eurydicebound: (Default)

So here I sit, waiting for my son's school to start, or at least for it to get close enough to start time for it to be okay to leave him here and have him be supervised.

I've been up since before sunrise, which frankly sucks. I wish I could be more pleased about my conversion to a morning person, but all it does is make me grumpy. I have finally managed to get my timing right to get Al to school on time, though, so that's something. It requires driving Will to school in the morning too, though, as I'd otherwise have to leave him at home alone waiting for his bus for at least 40 minutes, and I'm just not okay with that.

So that brings me back to where I am, sitting in the car, radio on, killing time with my iPhone. And now I can go home. Yay!

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eurydicebound: (Default)

Today I went hiking with my kids for the first time. We went to Snoqualmie Falls and went down the trail to the river, where we learned how to skip rocks, learned that rivers are cold, and saw fish not in an aquarium.

Alisdair managed to learn to skip rocks right away. He was very pleased. Will hasn't quite mastered it yet and mostly want to relocate larger rocks to hear and see the splash.

On the way home, we stopped and got some food as I hadn't eaten and was a tad on the shaky side. We got home in time to see the cops looking door to door for someone in the neighborhood. Woo, what a weekend. :) The falls and the river were great, though. We'll have to go back with swimsuits and sandwiches and sunscreen another time.

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eurydicebound: (writing)

So the final project in my short story class was the story "Brokeback Mountain." We didn't just read it, though, we had to watch it too. I did not want to watch this movie--not because I thought it would be bad or that I wouldn't like it, but because I knew it'd probably make me cry. So we watched it, and sure enough, it made me cry--and it didn't just make me cry, it made me cry in the middle of class. There I sit, in the front row (bad planning) with tears running down my face and my nose looking like a giant strawberry parked on my face. And then we had to write! For a grade! As our final writing assignment!

God, that sucked. Please tell me good things that don't involve poor rural areas, distant lovers, or death.

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eurydicebound: (manwhat)

Today in class we read The Lone Ranger and Tonto Fistfight in Heaven, a long name for a short story. It reminds me of things I don't want to think about. We then followed it up with watching him accept an award in 2007. He talked about a poem he read that made him realize he had to be a writer. It was by a Native American author, and it was about fried bologna (or, as said, baloney). His mom used to make it, you see. You have to cut it when you fry it or it poofs up in the middle. I know this too; my dad used to make it, and my grandmother before him.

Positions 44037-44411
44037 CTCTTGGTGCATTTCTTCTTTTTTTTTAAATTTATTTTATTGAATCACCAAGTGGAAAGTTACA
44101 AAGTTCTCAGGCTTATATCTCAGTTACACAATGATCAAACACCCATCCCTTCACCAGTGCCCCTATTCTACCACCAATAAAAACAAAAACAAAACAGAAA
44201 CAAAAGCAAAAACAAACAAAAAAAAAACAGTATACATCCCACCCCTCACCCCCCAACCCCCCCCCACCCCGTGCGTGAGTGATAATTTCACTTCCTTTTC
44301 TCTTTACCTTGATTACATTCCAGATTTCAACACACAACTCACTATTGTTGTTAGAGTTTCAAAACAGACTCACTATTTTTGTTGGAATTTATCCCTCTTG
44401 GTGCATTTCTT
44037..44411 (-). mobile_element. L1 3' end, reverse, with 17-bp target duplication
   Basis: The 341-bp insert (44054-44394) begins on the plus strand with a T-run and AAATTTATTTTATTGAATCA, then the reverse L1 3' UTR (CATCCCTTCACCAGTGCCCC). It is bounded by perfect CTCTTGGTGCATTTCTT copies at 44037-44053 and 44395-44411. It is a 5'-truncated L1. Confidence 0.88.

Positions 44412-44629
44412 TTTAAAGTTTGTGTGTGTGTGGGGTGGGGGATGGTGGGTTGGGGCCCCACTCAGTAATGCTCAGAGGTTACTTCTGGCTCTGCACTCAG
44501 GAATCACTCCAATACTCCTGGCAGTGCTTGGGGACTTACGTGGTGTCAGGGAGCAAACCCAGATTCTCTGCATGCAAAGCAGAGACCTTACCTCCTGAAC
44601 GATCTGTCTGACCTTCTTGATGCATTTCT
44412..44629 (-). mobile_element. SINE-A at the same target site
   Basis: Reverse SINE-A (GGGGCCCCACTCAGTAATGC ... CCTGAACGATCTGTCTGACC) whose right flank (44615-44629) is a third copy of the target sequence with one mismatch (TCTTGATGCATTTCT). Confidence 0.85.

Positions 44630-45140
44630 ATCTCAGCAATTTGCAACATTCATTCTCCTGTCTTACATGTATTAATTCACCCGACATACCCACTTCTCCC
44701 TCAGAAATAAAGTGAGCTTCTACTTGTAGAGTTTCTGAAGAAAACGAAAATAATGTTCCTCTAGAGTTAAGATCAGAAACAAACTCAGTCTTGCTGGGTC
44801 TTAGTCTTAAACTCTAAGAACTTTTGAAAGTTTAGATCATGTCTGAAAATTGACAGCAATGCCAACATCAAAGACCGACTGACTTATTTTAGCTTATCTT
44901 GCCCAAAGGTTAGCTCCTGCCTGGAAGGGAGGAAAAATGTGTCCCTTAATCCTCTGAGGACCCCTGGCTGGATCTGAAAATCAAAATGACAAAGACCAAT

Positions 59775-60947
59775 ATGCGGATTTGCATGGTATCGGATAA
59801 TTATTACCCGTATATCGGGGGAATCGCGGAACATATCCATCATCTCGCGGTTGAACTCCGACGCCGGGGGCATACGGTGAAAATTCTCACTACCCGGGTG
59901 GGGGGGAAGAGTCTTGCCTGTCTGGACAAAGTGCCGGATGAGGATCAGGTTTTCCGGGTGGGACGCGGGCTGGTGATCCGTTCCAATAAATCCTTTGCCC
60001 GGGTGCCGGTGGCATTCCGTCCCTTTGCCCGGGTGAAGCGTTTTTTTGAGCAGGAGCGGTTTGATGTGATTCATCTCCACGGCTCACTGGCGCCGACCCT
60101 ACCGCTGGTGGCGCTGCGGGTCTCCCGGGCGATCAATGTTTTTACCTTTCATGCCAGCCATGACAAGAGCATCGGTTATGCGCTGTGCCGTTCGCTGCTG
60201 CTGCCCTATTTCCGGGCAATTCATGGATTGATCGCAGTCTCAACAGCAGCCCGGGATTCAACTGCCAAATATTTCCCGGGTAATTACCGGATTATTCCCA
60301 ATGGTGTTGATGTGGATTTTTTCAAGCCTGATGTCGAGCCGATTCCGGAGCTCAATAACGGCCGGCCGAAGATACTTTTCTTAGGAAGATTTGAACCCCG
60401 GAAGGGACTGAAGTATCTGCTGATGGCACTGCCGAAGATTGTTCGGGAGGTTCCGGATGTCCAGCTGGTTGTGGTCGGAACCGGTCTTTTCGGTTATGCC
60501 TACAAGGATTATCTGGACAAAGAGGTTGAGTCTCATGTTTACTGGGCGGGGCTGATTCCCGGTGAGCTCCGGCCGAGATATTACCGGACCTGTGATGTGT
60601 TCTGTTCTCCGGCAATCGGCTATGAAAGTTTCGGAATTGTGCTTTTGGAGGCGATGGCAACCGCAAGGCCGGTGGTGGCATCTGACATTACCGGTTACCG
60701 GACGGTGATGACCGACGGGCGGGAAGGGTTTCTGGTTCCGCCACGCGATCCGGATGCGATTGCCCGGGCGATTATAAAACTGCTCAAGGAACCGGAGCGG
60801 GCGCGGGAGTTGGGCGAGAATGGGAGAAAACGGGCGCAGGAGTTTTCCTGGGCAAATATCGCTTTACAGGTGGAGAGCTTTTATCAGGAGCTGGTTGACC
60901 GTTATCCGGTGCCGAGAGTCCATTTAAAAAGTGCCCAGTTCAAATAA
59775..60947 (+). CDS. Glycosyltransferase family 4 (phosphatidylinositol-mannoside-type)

I find that every time I listen to him or read his work, I know what he's talking about when the other people around me have no frame of reference for it. I didn't live on a reservation--we didn't have them in Oklahoma, and there's no tribe that would officially claim me anyway, not that that stopped my school from getting federal money for me for years. And yet, this man who grew up on a reservation outside Spokane can tell me my life.

We should have nothing in common, but I know the things he talks about. Yet technically I'm "white," right? I grew up as a white girl in a place with a lot of NA people. I wasn't blonde, but I was pretty damn Caucasian (although I wonder whether my classification might be shifted for some people if they saw my father and my brother). At least I always thought I was, until I moved to Seattle and lived in what feels like the whitest city on Earth.

In reading Alexie, I wonder how "white" my upbringing really was, and how poverty and racial culture intersect and influence one another. I would not have claimed poverty, but comparatively speaking, it probably was next to some people's upbringing in other places.

Can you be white and not white? Can you be part of the majority and yet not? Is blood or heritage what we are more than what we believe ourselves to be?

I don't know. But it's damned uncomfortable to consider, and it's almost the textbook definition of "unpleasant shock to the system." I'm not sure I needed one more heavy thing to struggle with right now.

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eurydicebound: (Default)

This is a test. :)

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March 2013

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